The trial included more patients (32%) with renal disease (eGFR 25-60 mL/min) than the other trials.
There were enough patients taking SGLT2 inhibitors at baseline (15%) to show no difference in the effect of a GLP-1 receptor agonist in the presence/absence of an SGLT2 inhibitor.
So this is the first clearly positive GLP-1 receptor agonist CVOT with an exendin-4–based GLP-1 receptor agonist showing that the GLP-1 receptor agonist class is cardioprotective whether or not it is based on a human or animal GLP-1 structure.
And there was a significant reduction in MACE or noncardiovascular death.
“This would be good for people with type 2 diabetes and either cardiovascular or renal disease at high risk for cardiovascular and/or renal outcomes,” said Gerstein, professor of medicine at McMaster University in Hamilton, Ontario, Canada.
However, the trial sponsor, Sanofi, is no longer developing the drug. The company returned the rights back to Hanmi, which had started this line of research. “Hopefully” Hanmi or another company will develop the drug further, said Gerstein.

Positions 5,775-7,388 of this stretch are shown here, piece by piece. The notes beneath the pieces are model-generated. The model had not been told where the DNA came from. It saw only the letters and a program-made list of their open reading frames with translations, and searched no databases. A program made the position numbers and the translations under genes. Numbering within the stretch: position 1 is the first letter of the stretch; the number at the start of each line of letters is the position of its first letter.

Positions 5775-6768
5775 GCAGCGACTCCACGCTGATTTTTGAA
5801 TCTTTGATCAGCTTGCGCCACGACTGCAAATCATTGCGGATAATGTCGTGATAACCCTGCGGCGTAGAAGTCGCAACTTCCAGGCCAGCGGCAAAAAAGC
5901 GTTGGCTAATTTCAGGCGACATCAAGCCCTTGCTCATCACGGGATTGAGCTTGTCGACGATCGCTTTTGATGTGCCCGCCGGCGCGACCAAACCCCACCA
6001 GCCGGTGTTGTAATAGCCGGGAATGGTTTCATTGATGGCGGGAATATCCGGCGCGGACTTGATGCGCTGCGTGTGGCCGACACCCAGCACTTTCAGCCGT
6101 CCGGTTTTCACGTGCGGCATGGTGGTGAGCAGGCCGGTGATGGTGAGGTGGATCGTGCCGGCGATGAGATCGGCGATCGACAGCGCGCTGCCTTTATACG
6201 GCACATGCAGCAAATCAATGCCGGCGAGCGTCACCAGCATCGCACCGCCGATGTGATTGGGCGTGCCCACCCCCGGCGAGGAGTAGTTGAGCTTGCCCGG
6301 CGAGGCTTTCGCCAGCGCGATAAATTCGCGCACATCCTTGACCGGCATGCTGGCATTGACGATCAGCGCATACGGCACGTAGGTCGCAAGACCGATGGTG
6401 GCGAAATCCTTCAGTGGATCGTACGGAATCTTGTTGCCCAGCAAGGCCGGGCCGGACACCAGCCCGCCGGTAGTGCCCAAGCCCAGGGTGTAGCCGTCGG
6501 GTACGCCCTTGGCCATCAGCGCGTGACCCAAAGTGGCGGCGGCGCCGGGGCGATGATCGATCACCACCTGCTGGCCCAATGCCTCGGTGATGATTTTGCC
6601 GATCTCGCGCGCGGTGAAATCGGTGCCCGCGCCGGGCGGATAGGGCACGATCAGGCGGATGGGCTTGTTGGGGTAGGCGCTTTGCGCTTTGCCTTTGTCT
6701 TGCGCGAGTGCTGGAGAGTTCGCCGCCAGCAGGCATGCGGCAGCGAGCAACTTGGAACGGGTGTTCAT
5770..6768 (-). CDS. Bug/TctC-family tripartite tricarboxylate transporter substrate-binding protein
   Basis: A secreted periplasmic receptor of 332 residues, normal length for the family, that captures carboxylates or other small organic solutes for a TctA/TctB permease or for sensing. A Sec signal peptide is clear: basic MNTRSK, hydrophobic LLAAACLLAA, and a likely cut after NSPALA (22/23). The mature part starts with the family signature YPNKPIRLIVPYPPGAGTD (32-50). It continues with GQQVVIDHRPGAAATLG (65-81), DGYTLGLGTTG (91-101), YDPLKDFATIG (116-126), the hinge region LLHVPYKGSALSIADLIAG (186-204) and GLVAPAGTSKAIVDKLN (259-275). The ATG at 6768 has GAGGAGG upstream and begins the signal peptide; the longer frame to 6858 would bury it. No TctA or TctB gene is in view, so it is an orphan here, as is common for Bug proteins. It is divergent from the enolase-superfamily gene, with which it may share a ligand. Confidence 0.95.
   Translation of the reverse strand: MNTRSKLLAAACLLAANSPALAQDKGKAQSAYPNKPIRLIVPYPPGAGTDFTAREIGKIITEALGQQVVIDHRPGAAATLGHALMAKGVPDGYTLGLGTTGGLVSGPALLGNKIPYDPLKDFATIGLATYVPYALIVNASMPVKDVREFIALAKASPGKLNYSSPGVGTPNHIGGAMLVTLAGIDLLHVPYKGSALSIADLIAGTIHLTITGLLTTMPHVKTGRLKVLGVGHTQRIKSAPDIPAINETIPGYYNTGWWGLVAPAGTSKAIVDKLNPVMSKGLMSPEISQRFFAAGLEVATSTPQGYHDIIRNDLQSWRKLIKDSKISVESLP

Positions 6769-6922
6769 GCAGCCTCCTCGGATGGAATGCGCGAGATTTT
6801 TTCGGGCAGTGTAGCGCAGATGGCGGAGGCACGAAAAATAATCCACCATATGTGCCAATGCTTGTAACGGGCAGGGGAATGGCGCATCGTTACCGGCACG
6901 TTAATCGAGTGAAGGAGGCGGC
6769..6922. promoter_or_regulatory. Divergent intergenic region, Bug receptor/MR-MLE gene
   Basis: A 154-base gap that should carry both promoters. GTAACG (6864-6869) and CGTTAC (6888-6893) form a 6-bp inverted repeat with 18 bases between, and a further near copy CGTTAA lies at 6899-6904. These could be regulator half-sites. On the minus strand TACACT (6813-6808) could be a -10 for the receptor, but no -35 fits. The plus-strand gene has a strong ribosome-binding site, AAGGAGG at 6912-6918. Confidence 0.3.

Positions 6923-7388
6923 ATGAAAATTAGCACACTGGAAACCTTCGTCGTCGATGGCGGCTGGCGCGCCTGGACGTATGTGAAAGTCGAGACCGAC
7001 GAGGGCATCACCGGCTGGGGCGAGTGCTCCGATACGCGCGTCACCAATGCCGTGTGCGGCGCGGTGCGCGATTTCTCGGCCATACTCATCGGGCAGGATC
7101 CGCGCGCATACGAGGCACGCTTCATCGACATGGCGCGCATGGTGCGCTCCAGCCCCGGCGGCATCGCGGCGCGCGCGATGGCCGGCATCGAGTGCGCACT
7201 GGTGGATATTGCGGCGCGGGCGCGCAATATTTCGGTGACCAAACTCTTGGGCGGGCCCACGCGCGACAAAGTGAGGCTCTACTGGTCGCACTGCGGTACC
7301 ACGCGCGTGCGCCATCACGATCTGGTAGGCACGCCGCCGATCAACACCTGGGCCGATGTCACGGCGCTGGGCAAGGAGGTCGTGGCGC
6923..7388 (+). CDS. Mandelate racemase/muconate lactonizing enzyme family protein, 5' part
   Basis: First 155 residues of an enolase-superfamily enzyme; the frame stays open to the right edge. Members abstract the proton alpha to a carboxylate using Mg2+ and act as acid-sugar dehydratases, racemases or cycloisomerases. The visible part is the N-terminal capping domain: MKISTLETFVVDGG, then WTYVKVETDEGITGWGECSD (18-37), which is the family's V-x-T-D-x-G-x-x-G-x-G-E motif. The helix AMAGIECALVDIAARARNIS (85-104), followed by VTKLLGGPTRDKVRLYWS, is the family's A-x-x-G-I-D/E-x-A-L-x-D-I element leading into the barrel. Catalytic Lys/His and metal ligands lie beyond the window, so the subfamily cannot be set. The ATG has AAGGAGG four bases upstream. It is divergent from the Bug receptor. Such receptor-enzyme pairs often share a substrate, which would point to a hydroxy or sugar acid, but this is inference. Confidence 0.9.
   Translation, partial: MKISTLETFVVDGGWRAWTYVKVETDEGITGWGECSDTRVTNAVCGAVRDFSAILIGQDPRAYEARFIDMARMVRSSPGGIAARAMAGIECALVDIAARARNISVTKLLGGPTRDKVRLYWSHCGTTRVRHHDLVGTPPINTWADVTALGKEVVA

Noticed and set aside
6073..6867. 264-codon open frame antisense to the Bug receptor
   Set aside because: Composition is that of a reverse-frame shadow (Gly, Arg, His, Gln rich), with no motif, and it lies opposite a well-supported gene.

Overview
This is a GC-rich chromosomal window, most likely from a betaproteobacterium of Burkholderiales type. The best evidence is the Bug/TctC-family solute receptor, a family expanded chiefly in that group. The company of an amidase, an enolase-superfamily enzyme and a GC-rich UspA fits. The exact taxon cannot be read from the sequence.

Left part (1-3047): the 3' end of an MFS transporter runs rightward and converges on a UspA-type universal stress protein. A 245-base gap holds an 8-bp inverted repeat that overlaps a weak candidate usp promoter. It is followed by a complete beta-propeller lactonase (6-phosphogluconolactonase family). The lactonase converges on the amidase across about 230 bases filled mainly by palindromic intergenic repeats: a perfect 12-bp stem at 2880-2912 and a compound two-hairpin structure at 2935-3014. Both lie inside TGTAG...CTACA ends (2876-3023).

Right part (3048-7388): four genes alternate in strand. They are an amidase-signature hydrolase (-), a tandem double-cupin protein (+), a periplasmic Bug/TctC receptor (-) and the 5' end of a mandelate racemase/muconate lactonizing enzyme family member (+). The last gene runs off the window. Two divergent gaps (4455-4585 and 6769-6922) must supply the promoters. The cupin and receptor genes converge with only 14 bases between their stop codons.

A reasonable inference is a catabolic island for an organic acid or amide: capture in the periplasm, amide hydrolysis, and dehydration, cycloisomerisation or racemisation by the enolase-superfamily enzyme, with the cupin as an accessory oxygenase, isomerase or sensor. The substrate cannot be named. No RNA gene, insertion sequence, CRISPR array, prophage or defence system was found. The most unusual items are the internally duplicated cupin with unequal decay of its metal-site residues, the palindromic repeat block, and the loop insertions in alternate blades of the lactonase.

Sicker Patients Than in 7 Other GLP-1 Agonist CVOTs
Efpeglenatide — like two other drugs in the class, exenatide and lixisenatide — is an exendin-based GLP-1 agonist. (Exendin-4 is a peptide found in the saliva of the Gila monster lizard.) In contrast, liraglutide, dulaglutide, albiglutide, and semaglutide are human-analog GLP-1 agonists.
A meta-analysis of the seven CVOTs of these other drugs in this class reported, among other things, that “overall, GLP-1 agonist treatment reduced MACE by 12%” (Lancet Diabetes Endocrinol. 2019;7:776-785).
Amanda I. Adler, MD, PhD, professor of diabetic medicine and health policy, University of Oxford, UK, and the assigned independent commenter at the symposium, cited many things “the investigators did well.”